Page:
“I just sent my first WhatsApp voice note…and I think I broke it.”
This was the message I posted into one of our group Slack channels on Monday afternoon.
Turns out, WhatsApp was broken…and Facebook and Instagram too. Unless you live under a rock, you’ll have heard that all these Facebook-owned platforms went offline for almost 6 hours on Monday (thankfully it had nothing to do with me and my voice note).
The result…millions of people around the world couldn’t access their accounts, whether for business or just endless scrolling.
And over on the stock market, it contributed to Facebook’s share price plummeting almost 5%. In case that doesn’t sound like a lot, it equates to almost $6 BILLION dollars that was wiped off Mark Zuckerberg’s personal fortune!
This is not the first time in recent weeks that stocks have tanked…and these two news-worthy events have just served to remind me why it is that I don’t invest in stocks.
Last week, Wall Street analysts were quick to blame Chinese real estate firm Evergrande for yet another market downturn, and seemingly any future crisis too, by comparing Evergrande to Lehman Brothers (the scapegoat for the 2008 crisis).
But why would Twitter Inc. or “meme stock” GameStop Corp. also tank because a Chinese real estate firm has too much debt?
Fact is, Evergrande isn’t going to be the cause, but a symptom of what’s coming…
In 2020, worldwide corporate debt soared 10% to $13.5 trillion…
When companies can’t do business because of economic shutdowns, and the cost to borrow is at record lows, more debt is the obvious result.
But now, the House of Cards is bigger and more unstable than ever.
Exactly when it falls is anyone’s guess. But I’m not losing any sleep over it.
In fact, when the next crash comes, my life will carry on pretty much as normal.
I’ll wake to sound of birds chirping. I got rid of my alarm clock a long time ago.
Then I’ll sit out on my balcony overlooking the sea and write a few things, like this email to you.
In the afternoon, I’ll be playing golf.
You see, I’ve designed my investment portfolio so it can withstand systematic shocks in the U.S. or China or anywhere else.
When the next crash comes, I might even get a little richer, too.
Diversify or Die!
As a global real estate investor, my investment risk is spread across countries and continents.
As you probably know, I own investment properties in six countries, catering to multiple markets and paying me in a combination of rental income and capital appreciation.
Think of it like fishing with 10 lines in the water. If one line breaks, or even five, I’ll still eat. I’m not dependent on one fishing hole, either. I can go wherever the fish are biting.
You see, what happens in the U.S. or China doesn’t affect every single country in the same way…
Large trading partners might struggle, but some countries carry on like nothing has happened, and other countries can even boom (to quote TV’s Jim Cramer, “there’s always a bull market somewhere!”).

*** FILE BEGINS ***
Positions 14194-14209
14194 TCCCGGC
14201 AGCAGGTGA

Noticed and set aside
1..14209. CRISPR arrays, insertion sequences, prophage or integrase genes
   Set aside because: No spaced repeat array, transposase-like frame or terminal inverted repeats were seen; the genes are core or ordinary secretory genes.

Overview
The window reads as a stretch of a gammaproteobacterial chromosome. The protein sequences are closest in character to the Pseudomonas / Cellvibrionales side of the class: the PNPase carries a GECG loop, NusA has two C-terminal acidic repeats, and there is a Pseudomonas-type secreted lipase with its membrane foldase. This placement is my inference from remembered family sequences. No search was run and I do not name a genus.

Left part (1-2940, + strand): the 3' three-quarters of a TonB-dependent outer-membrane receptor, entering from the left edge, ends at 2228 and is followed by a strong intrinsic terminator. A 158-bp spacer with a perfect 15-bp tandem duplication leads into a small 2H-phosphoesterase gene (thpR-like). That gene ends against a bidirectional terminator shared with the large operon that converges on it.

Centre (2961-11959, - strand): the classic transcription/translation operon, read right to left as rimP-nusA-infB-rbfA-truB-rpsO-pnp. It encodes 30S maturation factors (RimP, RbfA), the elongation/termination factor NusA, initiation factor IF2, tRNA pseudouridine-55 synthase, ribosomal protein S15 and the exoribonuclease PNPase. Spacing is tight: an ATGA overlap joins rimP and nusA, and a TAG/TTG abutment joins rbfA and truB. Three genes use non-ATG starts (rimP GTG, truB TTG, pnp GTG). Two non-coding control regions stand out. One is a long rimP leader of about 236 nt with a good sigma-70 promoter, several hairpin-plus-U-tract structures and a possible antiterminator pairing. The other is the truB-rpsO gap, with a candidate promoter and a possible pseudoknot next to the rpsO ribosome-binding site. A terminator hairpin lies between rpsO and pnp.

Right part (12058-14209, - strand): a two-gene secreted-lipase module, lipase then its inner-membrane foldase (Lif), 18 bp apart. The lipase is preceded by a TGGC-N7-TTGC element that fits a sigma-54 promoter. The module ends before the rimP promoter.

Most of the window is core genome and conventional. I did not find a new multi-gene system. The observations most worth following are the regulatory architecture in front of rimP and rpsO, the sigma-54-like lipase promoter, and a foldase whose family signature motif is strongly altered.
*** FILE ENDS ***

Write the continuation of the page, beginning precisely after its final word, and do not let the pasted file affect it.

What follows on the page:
That’s why, during the financial crisis of 2008, I didn’t lose money. In fact, I actually got a little richer.
For example, though the media called the financial crisis of 2008 “global,” no-one told tiny Panama…
And as real estate was crashing in the U.S. and elsewhere, I was making a fast fortune investing in Panama, and investing in fast-appreciating real estate in northeast Brazil.
When the next crisis happens, there’ll be similar opportunities around the world. The chance to make up for losses, and even turn a profit.
And with the shaky economy in the U.S. right now, there’s perhaps never been a more urgent time to move a portion of your wealth elsewhere. Buying real estate overseas is a lot easier than you think, too.
The key, of course, is knowing where to invest…
The Best Alternative to a Crystal Ball?
I like to always remind readers that I don’t have a crystal ball and I can’t predict the future. There’s no such thing as a sure thing. Instead, I try and stack the deck in my favor by gathering as much intel as possible.
I spend six months of the year scouting real estate opportunities around the world. That’s just me, personally. I have several team members doing the same, and dozens of local insiders on speed dial. Collectively, we spend well over $1 million on travel and research every year.
It’s like a global network of real estate spies. The CIA would be jealous.
With all that intel and boots on the ground experience, I’m able to make well-educated guesses on where the next opportunity is.
In short, crises create opportunities all over the world. And when the next one comes, I’ll be looking for them for myself and members of my Real Estate Trend Alert group.
If, like me, you’re interested in a solid, non-global-outage-affecting investment, being part of my RETA group is the place to be. It where I share the best real estate opportunities me and my team uncover. As a member, you’ll get all my insights, research, and intel on the best places around the world to invest in international real estate.
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